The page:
This is a collection of letters to my beloved Grandparents. I was pondering their roles in my life this Thanksgiving week, and finally put it to “paper” today. This is my tribute to them, because I am thankful that God blessed me so richly! This is also a “thank you” to God. He is the one who blesses us with all our gifts (James 1:17).
Dear Grandpa Overturf,
Someday I want to be like you. You are a wonderful man. You are caring and understanding, and always keep quiet when it’s unwise to say anything.
You are strong. You can chop wood, even at your age (80 something; no, I don’t keep track), and you carry wood inside in boxes.
You give Grandma panic attacks with your daring adventures. (Sorry, just had to add that after last year with you going on the roof to clean the chimney!)
You are diligent in everything you do. I’ve watched you work on carpentry projects, stack firewood, read a book, and take a nap – and you do it all well! Nothing goes unfinished, and it is always a nice result.
You are generous. I have three pieces of furniture in my room that are made by you, and one that was redone by you, and they are all beautiful works of art – and I didn’t pay a penny for them. Thank you!
You are skilled. Those same pieces of furniture are crafted with such skill, beauty and quality. They will last longer than me, at least physically!
Best of all, you are my Grandpa! Years ago, you had a daughter, raised her, disciplined her, loved her, and gave her away to a godly young man whom she loved. That daughter did the same kinds of things for me, because you taught her how.
Thank you, Grandpa. I love you!
Dear Grandma Overturf,
Someday I want to be like you. You are amazing to me. Your childhood was so hard, and yet you pulled through in God’s strength and were able to accept Christ’s love and salvation. Your marriage has been long-lasting – over sixty years!
You are the best cook around. You can make the most mouth-watering delicacies to put the most well-known companies to shame, and you do it for everyday meals and desserts! I want to cook like that.
You speak the truth unashamedly. You are bold in your words in a way that I am ashamed to admit I lack sorely. I’m working on it, but it’s hard for me to speak the truth when I know it may hurt others. But sometimes that hurt is necessary to help them, like salt on an open wound that will heal the better for it.
You like to use your good dishes and make a grand presentation of your wonderful meals. I love your sense of style and beauty, and someday I hope to be that way in my own home.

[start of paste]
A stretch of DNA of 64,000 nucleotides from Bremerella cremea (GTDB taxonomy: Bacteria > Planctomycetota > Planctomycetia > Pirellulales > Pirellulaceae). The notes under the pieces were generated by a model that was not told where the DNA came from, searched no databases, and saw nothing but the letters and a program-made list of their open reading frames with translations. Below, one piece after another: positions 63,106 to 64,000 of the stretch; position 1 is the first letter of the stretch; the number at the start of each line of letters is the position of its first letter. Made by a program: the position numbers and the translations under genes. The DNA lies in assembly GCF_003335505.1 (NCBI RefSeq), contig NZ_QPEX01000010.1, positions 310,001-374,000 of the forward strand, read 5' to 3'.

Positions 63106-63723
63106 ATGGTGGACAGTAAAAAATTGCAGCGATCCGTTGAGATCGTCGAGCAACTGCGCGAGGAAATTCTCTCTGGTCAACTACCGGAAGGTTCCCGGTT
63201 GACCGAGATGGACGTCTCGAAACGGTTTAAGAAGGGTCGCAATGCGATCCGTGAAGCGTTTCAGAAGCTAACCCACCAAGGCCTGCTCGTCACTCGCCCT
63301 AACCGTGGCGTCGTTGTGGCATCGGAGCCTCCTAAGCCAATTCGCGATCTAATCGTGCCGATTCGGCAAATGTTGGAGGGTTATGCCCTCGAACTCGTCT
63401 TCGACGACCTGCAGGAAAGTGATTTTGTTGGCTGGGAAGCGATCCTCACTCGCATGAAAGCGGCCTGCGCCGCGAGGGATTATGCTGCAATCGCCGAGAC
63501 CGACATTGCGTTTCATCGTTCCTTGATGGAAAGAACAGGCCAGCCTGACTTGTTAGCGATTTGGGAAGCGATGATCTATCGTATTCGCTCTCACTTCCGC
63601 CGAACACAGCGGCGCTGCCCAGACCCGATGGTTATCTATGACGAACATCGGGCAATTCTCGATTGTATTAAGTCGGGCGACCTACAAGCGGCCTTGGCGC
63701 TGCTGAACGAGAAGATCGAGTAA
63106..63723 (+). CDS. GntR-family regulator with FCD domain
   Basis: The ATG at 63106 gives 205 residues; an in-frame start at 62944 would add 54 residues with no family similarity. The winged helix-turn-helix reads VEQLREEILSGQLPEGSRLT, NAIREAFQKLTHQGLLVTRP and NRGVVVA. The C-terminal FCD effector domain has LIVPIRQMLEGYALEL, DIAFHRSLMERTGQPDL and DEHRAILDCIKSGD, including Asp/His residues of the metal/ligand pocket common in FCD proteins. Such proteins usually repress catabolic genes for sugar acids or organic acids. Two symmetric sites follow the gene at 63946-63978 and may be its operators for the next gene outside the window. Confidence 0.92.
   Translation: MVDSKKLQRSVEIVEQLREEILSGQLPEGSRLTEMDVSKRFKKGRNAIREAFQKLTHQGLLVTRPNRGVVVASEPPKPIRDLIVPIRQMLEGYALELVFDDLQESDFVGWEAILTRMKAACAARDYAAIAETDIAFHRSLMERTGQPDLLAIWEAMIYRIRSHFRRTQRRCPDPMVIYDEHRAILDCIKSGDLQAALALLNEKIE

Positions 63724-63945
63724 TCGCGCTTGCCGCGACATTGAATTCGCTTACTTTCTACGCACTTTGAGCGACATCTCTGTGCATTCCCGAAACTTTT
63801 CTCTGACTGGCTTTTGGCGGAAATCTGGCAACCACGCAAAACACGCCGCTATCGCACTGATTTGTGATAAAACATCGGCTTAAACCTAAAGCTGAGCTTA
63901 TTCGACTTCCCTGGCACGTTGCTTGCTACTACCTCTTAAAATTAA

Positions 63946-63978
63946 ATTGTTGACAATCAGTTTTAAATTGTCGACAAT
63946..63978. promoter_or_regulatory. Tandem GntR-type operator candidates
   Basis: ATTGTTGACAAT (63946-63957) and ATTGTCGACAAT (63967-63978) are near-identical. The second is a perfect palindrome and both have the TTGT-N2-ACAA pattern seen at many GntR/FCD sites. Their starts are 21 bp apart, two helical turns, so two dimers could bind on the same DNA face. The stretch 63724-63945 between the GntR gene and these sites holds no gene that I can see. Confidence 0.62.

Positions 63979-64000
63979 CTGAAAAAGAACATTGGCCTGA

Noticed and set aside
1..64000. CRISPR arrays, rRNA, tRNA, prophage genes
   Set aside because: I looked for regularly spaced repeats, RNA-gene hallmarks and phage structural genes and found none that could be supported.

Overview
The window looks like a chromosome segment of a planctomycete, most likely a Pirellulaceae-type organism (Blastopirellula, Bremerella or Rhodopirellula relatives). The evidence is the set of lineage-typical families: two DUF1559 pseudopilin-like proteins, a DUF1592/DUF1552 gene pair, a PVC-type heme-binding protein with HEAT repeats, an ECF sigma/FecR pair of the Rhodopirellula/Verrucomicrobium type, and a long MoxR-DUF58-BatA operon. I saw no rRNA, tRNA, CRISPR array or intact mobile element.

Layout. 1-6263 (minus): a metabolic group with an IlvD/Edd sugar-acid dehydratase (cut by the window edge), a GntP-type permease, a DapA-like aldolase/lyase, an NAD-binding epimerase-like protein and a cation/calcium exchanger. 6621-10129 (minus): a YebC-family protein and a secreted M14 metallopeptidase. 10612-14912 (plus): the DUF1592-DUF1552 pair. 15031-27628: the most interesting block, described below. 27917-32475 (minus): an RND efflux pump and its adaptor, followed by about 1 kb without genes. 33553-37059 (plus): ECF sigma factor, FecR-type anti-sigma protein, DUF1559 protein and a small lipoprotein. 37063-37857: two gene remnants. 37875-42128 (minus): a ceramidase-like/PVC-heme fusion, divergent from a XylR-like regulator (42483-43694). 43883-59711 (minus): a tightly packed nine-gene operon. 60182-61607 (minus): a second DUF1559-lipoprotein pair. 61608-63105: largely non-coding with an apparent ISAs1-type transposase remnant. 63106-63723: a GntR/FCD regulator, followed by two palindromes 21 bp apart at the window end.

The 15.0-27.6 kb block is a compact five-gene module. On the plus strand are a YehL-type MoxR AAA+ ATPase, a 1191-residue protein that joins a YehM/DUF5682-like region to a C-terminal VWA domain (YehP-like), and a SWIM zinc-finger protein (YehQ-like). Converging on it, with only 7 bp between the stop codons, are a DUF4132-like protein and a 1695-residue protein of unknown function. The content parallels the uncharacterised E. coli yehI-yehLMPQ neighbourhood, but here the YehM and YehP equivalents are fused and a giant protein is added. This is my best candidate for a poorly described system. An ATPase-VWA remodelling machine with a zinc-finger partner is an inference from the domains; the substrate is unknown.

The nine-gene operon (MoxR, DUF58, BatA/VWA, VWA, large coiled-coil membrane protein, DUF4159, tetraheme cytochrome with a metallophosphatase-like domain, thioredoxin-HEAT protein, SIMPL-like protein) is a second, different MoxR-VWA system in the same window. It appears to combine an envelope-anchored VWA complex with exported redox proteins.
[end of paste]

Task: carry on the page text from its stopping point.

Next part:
But best of all, you are my Grandma! Years ago, you had a daughter, a blessed surprise of a daughter. You nourished her, taught her to cook like you, made her do hard things, taught her to love working hard, and shed tears as you saw her walk down the aisle on the arm of your husband. That daughter has done most of those things for me (not the part about getting married! :)), all because you made sure she could.
Thank you, Grandma. I love you.
Dear Grandma Blum-Schulte,
Someday I want to be like you. You are a woman of deep love and commitment, and of courageous love unknown to many.
You are one of the best dressed ladies around. You are coordinated, fashionable, and tidy, and I love to look at the jewelry you choose. You are beautiful.
You are generous. I think every gift you given me has been thoughtfully chosen, with your pocketbook opened with not a thought to the hard work you did to put it there.
You are fun to talk to. You always have something interesting to say, and I enjoy hearing the things you do.
You have a great business sense, and I’ve heard a lot about how good you are at bargaining!
But best of all, you are my Grandma! Years ago you had a son whom you cared for, provided for, disciplined, loved, taught, and enjoyed. One day you realized he was in love, and you let him drive long hours with the goal of seeing a young lady at the end of it, so that they could get to know each other. You watched them get married, and you may have shed some tears. Grandma, I’m so grateful that you raised my dad, and that you did all that for him. He’s a great provider, disciplinarian, and daddy because of you and the Lord.
Thank you. I love you!
Dear Grandpa Blum,
I never met you on earth, but I think about you a lot. I don’t know for sure if God does what I ask, but I hope someone tells you every so often that I said hi to you. I started that a long time ago and hope that somehow that’s okay to do.
I miss not knowing you and not seeing your beautiful blue eyes that Mom talks about and wishes one of us kids got. I got to see what they looked like at a reunion last year, as one of the relatives I met inherited them.
Thanks for your part in raising Dad. I’ve heard that you were quiet and strong. I am looking forward to seeing you someday in heaven, after I meet Jesus for a few hundred years, and see if I was ever like you. I hope I am.
I love you, Grandpa.